Although the house has a classic vibe, contemporary accessories and fabrics add splashes of interest and the occasional jolt of bright, cheerful color. “Laurel mentioned aqua as a possible color, and we went with it,” says Brandon Davidson of Brandon Davidson Interiors. “It works throughout the house, with orange as a fun accent in the den and, softened, in the bedroom. It really ties the whole house together.”
Color isn’t the only unifying theme in the home. Throughout the house, memories abound, from the diverse assortment of paintings they’ve collected over the years to photographs and family treasures. Soft rugs are easy on tiny feet and oversized chairs and sofas encourage snuggling. “It’s a very inviting home,” says Brandon. “Nothing says ‘don’t touch me.’”
But while the house is comfortable, style reins. In the foyer, horizontal stripes in deep bronze and cream set a dramatic tone that’s tempered ever-so-slightly by an antique bowfront chest. Matched with striking accessories — an abstract painting, animal-print rug, colorful art glass and contemporary lamps and light fixtures — the room’s cool-meets-classic aesthetic is a microcosm of the rest of the house. “Even though it’s the first thing you see, the foyer was actually the last room we did,” says Brandon. “Working backwards gave us a chance to pull elements from the rest of the house into a single space.”
In the foyer, horizontal stripes in deep bronze and cream set a dramatic tone that’s tempered ever-so-slightly by an antique bowfront chest.
Although it’s punctuated by turquoise and orange, the den sends out a come-hang-out invitation, thanks, in part, to a large, granite-topped wet bar and a pair of brown leather recliners that sit side-by-side on a tweedy cream rug. “I had to have a comfortable recliner,” says Arthur. “When Laurel sat in it, she had to have one, too!” The blank-slate recliners also let Brandon have some fun with the rest of the room: chairs are covered in flax-colored fabric jazzed up with a graphic orange design, brightly colored throw pillows are scattered about and, on either side of the sliding glass door that leads to a covered porch, drapes in a green, orange, red and blue ikat patterned fabric form a bright picture frame. Built-in shelves showcase family mementos and a small cluster of ceramic pieces. “I’m a collector and a vintage shopper,” says Laurel. “I let things I see inspire me.”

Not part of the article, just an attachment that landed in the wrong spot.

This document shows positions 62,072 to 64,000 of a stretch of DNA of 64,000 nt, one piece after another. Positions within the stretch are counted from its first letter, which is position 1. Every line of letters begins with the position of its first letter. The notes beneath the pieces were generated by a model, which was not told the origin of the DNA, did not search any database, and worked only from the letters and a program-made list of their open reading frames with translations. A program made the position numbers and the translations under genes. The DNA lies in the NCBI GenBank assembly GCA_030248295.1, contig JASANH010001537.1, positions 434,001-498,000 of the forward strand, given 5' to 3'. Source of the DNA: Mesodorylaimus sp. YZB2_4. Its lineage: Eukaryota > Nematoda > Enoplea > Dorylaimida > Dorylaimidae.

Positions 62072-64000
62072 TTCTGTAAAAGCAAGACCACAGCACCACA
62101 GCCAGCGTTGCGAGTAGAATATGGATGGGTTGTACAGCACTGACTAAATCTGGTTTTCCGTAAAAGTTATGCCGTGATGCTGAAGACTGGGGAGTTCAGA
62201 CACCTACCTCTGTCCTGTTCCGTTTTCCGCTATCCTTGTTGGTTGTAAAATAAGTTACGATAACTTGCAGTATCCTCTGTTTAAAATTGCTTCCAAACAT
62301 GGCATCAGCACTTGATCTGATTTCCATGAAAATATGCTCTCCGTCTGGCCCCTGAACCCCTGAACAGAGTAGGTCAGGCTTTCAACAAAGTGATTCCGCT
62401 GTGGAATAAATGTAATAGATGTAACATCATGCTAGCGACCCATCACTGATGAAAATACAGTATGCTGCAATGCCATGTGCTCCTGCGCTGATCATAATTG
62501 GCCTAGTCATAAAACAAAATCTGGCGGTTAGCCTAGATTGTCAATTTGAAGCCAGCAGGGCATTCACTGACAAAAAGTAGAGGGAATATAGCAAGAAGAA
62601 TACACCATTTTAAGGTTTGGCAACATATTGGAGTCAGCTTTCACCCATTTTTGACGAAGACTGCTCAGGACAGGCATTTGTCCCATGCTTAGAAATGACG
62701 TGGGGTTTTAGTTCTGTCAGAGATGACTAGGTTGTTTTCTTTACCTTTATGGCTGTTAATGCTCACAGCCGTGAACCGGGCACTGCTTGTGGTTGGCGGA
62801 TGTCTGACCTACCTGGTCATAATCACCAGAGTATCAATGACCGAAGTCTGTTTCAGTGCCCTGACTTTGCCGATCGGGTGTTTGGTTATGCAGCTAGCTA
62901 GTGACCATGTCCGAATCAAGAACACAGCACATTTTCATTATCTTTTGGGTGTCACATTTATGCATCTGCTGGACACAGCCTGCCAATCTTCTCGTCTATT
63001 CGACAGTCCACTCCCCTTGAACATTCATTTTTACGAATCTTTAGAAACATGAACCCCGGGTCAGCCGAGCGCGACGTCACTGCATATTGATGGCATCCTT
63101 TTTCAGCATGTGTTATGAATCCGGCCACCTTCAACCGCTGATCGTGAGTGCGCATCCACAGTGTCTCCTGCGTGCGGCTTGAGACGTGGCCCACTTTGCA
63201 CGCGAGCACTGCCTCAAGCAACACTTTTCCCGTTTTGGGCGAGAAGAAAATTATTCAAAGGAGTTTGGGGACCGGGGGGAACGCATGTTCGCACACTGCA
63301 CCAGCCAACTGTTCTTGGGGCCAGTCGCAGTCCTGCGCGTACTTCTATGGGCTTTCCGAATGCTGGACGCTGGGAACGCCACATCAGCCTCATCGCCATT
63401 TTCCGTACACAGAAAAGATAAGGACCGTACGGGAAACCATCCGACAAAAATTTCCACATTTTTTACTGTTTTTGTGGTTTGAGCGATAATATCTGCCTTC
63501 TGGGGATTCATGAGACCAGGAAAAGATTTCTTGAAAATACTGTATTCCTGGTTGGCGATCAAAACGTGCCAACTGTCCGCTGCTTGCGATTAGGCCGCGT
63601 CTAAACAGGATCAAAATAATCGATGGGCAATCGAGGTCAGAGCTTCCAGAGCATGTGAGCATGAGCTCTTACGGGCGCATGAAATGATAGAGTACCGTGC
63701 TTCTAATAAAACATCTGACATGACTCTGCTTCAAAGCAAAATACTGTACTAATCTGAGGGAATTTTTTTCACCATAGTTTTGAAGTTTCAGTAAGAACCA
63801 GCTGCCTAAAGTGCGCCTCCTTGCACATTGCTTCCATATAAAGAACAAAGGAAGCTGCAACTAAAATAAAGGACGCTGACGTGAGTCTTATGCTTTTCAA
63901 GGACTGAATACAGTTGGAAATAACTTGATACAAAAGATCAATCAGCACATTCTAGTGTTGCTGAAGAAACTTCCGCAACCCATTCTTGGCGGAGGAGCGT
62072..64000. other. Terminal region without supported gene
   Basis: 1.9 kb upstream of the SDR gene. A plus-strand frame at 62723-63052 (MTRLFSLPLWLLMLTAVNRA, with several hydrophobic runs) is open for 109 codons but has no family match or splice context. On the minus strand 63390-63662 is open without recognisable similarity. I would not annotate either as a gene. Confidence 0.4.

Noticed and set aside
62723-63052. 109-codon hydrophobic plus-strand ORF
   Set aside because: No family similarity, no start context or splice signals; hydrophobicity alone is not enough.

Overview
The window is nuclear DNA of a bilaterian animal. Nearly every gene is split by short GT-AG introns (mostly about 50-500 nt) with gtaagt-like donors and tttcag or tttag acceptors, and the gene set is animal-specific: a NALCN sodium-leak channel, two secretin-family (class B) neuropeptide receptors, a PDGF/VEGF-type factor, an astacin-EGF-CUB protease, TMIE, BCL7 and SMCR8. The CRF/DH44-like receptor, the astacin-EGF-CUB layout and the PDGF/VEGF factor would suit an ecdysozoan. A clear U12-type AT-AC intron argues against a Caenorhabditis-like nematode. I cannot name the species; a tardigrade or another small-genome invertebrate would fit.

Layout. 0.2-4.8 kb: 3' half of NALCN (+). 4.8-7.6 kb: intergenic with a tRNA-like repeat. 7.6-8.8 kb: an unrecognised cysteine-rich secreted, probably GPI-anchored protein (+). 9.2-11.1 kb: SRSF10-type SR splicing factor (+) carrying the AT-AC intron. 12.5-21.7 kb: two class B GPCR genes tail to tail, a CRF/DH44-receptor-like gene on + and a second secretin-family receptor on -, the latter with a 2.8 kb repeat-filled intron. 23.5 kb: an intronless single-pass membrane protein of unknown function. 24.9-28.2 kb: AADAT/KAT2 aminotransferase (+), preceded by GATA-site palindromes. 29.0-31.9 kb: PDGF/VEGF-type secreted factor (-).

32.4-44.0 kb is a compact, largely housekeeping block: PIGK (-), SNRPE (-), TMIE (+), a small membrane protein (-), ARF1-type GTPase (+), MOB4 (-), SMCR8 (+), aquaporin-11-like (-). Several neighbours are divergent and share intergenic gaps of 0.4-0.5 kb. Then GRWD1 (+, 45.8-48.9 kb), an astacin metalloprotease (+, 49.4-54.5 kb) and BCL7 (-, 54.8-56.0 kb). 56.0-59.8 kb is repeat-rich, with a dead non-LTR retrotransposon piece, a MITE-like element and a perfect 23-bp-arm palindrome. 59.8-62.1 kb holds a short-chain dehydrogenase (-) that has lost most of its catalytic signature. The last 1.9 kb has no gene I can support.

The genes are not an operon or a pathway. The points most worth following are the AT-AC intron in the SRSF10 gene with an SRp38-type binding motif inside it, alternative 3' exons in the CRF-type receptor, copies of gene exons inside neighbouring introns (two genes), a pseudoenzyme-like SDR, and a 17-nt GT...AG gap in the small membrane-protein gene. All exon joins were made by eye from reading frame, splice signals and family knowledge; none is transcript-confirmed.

One inspiration is her collection of colorful ceramic dinnerware. Organized by color and arranged on shelves that fill one of the kitchen walls, the varied pieces — mostly old, some new — form a textured mosaic that not only anchors the room, but makes it easy to set the table for dinner as well. “They’re the dishes we eat on,” explains Laurel. “We mix them up every night. It’s more fun that way.”